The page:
The chairman of St. Petersburg’s budget and finances committee, Vladimir Barkanov, told Interfax on Thursday that the city’s participation in the controversial Okhta Center skyscraper project would be reviewed as part of amendments to the city’s 2009 budget necessitated by the global financial crisis.
“Firstly, we are postponing the project’s financing for the first half of the year until the project’s budget documentation is ready. Secondly, negotiations are currently being held between the St. Petersburg government and Gazprom about changes to the project’s financing,” Barkanov told Interfax.
The evening before, Barkanov told STO television channel that “the city was confident that the construction project would be realized,” Interfax reported. “The city is not anxious on this front, but different forms of financing will be found,” the news agency quoted him as saying.
Natalya Vyalkina, a spokeswoman for Gazprom Neft whose headquarters would be housed in the planned complex, told Interfax that the company had not received any documentation stating that the city would not after all be co-financing the project.
The city had planned to allocate 2.9 billion rubles ($108.2 million) from next year’s budget for the construction of the 397-meter high skyscraper, which will cost an estimated 60 billion rubles ($2.24 billion), Vedomosti reported Wednesday. Forty-nine percent of that amount was due to be financed by the city, and 51 percent by Gazprom. The project is due to be completed by 2016.
The funds made available by the amendment to the city budget may be directed to the construction of the new stadium on Krestovsky Island, a high-ranking City Hall official told Vedomosti on Tuesday. He said then that the decision had almost been made and that the city was pulling out of the Okhta Center project, Vedomosti reported.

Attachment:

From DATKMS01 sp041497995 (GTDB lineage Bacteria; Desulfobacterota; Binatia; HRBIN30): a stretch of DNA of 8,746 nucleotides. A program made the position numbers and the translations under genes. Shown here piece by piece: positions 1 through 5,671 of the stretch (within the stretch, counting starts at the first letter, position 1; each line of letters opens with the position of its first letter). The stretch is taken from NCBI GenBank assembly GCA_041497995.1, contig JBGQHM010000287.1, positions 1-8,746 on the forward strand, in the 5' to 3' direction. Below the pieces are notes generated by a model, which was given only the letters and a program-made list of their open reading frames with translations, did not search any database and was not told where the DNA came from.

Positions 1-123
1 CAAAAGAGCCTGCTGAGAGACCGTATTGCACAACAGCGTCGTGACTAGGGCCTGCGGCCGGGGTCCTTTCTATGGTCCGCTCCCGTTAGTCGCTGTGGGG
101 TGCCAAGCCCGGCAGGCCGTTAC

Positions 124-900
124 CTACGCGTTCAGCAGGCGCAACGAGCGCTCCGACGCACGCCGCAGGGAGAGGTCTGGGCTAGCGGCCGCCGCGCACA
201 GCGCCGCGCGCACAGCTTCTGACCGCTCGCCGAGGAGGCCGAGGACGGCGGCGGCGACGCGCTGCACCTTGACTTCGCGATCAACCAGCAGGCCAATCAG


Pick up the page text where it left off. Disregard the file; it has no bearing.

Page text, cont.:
Alexander Vakhmistrov, deputy governor of St. Petersburg, said that next year, 10-12 billion rubles ($373.4 million) will be allocated from the city’s budget for the construction of the new stadium, the newspaper reported.
City Hall announced a new stadium would be built in 2004. In 2005, funds for its construction were allocated from the city budget, which grew after Sibneft (now Gazprom Neft) and Sibur re-registered in St. Petersburg, boosting the budget with tax payments. After construction costs soared, City Hall began negotiations with Gazprom about joint financing, but the energy giant declined to take part, Vedomosti reported.
“During the last three years, we have brought about 56 billion rubles ($2 billion) to the St. Petersburg budget. That is enough to build two stadiums,” Sergei Kupriyanov, press secretary to Gazprom head Alexei Miller, was quoted by the paper as saying.
News source: http://www.sptimes.ru
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Business news archive for 03 November' 2008.
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